I may be biased, but Ireland is probably one of the world's most elegant and ethereal literary treasures. The rolling green hills, black and grey rocky coastlines and blue ocean are among many reasons why poets continually use Ireland as a setting for their poems, or are otherwise inspired by its endless beauty. If you haven't noticed by now, I'm trying to invoke my inner poet here.
Many authors and poets included in the canon of literary classics hail from this country, and many wonderfully ancient myths and legends of the Celts center on the landscape of Ireland, weaving courageous heroes with fantastical creatures.
Here is a (very opinionated) account of the top 15 poems by Irish writers:
Seamus Heaney (1939-2013) never fails to disappoint with his bitingly gorgeous word choices and varied subjects. Raised in County Derry, Heaney received the Nobel Prize in Literature in 1995. His headstone's epitaph reads: "Walk on air against your better judgment."
William Butler Yeats (1865-1939) is widely considered to be the greatest Irish poet to have ever lived. Irish legend is a prominent theme in his work, incorporating many Gaelic myths and characters. Along with Lady Gregory, Edward Martyn and George Moore Yeats founded the Abbey Theatre, a location for Irish and Celtic plays. He was also a total babe.
Notable for his political activism as well as his poetry, Pearse (1879-1916) played a major role in the Easter Rising in 1916 (see #2 below) as the commander-in-chief of the Irish Republican Brigade. He was jailed and executed via firing squad.song and not a poem, "The Minstrel Boy" is one of Moore's (1779-1852) most famous works. Born in Dublin, he spent time traveling around North America as registrar to the Admiralty in Bermuda in 1803.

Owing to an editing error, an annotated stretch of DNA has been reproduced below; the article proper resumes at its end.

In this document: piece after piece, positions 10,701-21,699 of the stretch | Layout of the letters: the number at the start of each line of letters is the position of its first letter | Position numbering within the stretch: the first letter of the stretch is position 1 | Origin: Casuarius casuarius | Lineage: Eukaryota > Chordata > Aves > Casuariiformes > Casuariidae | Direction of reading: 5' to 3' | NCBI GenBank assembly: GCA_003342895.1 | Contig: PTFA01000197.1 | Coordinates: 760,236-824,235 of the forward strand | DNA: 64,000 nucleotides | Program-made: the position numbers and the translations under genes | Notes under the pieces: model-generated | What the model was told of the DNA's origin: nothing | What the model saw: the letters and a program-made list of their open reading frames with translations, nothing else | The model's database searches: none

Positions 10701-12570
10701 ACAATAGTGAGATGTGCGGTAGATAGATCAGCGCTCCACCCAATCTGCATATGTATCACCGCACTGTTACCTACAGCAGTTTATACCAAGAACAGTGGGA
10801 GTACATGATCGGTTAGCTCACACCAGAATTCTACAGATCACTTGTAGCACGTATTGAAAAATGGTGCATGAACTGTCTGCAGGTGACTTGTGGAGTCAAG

As previously mentioned, Yeats is widely considered to be Ireland's greatest poet. This poem in particular takes a lot of its themes from the Irish god Aengus, who presided over love, youth and beauty (pictured). As such, Yeats takes the myth and makes it his own.
A leading figure of the Irish Literary Revival, Colum (1881-1972) was a poet, dramatist, biographer, playwright, children's author, novelist and collector of folklore. He moved to the US in 1889 after his father lost his job, and the family participated in the Colorado gold rush.
MacNeice (1907-1963), born in Belfast but moved to Carrickfergus, County Arium soon after his birth, is usually discussed in conjunction with W. H. Auden and Stephen Spender, two other poets forming the "Thirties poets" group. He worked for the BBC and wrote a lot of radio programs to build support for the US and eventually Russia during WWII.
Known for his playful style, Durcan (1944-present) grew up in Dublin and Turlough, County Mayo. While studying archaeology and medieval history at University College Cork he was kidnapped and forced to the Saint John of God psychiatric hospital in Dublin. There, he was subject to shock treatment as well as heavy prescriptions of barbiturates and Mandrax. 's first language was English and he picked up on Irish from his next-door neighbor.
Note: all biographic information taken from respective author's Wikipedia pages.